Monday, December 17, 2012

Beautiful Lampwork Glass Pendants

I resurrected the old laptop to track down some photos of projects I made years ago and came across some photos of my most favorite glass pieces.  These are made with a bench-mount torch on steel mandrels and annealed in the kiln for hours to strengthen them.  The torch-work is so fun, and satisfying, but it takes a lot of time and the set-up is a bit elaborate.  I have to be in just the right frame of mind (and have hours of uninterrupted time) to really have a successful day at the torch.  I'm hoping for a day like that soon!  The hardest part of the glass for me is photography!  I can't quite seem to get the lighting right - they end up looking flat and 2-D.  It's frustrating, so I usually don't post very many photos of the glass, but you can have a peek anyway!

Above is a "lollipop" shaped transparent bead made with amber-colored glass.  I've made a pattern with opaque glass that looks like avocado halves or fish eggs.  This is one of my favorite pendants!  I also make it out of clear glass and it's beautiful.  Below is an organic hand-shaped bead with silver foil and cobalt blue glass shards that are melted into one solid bead.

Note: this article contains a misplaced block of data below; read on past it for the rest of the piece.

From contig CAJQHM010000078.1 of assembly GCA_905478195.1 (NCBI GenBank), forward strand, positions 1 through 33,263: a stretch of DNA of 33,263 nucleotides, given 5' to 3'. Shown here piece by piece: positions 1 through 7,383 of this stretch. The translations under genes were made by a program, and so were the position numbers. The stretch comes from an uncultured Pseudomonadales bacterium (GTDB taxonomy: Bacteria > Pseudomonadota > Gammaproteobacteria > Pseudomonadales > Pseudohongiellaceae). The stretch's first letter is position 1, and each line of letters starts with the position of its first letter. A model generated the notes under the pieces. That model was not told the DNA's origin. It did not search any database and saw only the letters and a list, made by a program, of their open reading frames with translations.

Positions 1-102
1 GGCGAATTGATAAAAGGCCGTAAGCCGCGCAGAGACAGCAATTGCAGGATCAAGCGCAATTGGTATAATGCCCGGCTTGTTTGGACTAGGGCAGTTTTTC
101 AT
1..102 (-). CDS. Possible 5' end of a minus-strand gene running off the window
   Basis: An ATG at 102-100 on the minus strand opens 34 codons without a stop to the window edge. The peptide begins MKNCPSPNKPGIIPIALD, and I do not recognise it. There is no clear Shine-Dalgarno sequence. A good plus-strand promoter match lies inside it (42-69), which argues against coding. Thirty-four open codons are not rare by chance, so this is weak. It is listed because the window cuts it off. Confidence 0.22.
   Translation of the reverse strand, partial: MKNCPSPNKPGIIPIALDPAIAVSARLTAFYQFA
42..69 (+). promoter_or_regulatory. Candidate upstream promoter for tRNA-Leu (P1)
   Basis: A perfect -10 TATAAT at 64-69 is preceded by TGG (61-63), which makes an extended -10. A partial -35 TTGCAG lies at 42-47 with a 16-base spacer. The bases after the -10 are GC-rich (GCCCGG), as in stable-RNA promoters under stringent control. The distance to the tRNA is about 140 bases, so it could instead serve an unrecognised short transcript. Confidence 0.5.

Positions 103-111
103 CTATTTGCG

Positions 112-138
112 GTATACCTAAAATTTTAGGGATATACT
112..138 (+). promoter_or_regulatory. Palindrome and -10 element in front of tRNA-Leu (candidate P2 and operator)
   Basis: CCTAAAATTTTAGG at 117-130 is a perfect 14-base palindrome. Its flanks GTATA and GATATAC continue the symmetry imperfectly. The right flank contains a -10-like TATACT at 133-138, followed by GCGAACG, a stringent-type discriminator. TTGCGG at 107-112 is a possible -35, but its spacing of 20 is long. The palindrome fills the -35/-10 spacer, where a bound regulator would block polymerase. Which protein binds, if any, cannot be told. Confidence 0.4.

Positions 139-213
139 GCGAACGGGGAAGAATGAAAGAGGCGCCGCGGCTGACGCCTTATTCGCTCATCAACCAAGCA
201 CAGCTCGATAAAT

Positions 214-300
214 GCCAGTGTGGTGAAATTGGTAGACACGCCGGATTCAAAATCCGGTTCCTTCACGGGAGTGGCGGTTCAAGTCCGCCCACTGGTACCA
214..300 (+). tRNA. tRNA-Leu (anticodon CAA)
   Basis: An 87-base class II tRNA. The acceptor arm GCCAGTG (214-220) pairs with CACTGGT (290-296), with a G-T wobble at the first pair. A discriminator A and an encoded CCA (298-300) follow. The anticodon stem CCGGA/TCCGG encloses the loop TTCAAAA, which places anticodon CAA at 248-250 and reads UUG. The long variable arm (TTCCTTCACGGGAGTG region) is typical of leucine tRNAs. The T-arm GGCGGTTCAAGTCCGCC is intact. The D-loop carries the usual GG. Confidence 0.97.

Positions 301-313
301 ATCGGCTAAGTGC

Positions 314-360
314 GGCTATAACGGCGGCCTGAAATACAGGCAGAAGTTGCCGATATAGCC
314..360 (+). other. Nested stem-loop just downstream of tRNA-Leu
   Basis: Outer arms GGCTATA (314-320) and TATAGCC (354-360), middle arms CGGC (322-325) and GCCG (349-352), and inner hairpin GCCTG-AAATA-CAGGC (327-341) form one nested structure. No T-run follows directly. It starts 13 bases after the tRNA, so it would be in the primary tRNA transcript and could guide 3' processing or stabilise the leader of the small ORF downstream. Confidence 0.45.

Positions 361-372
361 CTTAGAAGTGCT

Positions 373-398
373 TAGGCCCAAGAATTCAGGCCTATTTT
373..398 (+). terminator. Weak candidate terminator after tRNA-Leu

This is a necklace/earring set made with a beautiful copper and pink glass frit along with silver foil.  The necklace focal bead is also "lollipop" shape.

And here is a vibrant blue and green frit "lollipop" bead.  Frit is little pieces of colored glass that I roll the bead in to give it color and pattern - it is the same material that glass-blowers use but is on a smaller scale.

This is an opaque lollipop bead.  I've made the pattern by melting dots of blue colored glass over ivory glass that has been wrapped in silver foil.  The silver reacts with the metals in the glass causing organic looking patterns and that dark edge around the blue dots.  This is a very fun combination of glass to play with.  The reactions are so cool, it's kind of mesmerizing just thinking about it!

Here is a square focal bead that I made using a bead press.  You get the glass nice and hot on your mandrel and then shape it in a brass press.  Most of my work is shaped by hand (well, actually, it's done by tools because the glass is WAY too hot to touch!), but I occasionally like to play around with some of the fun technology that's available to glass-workers, such as bead-presses.

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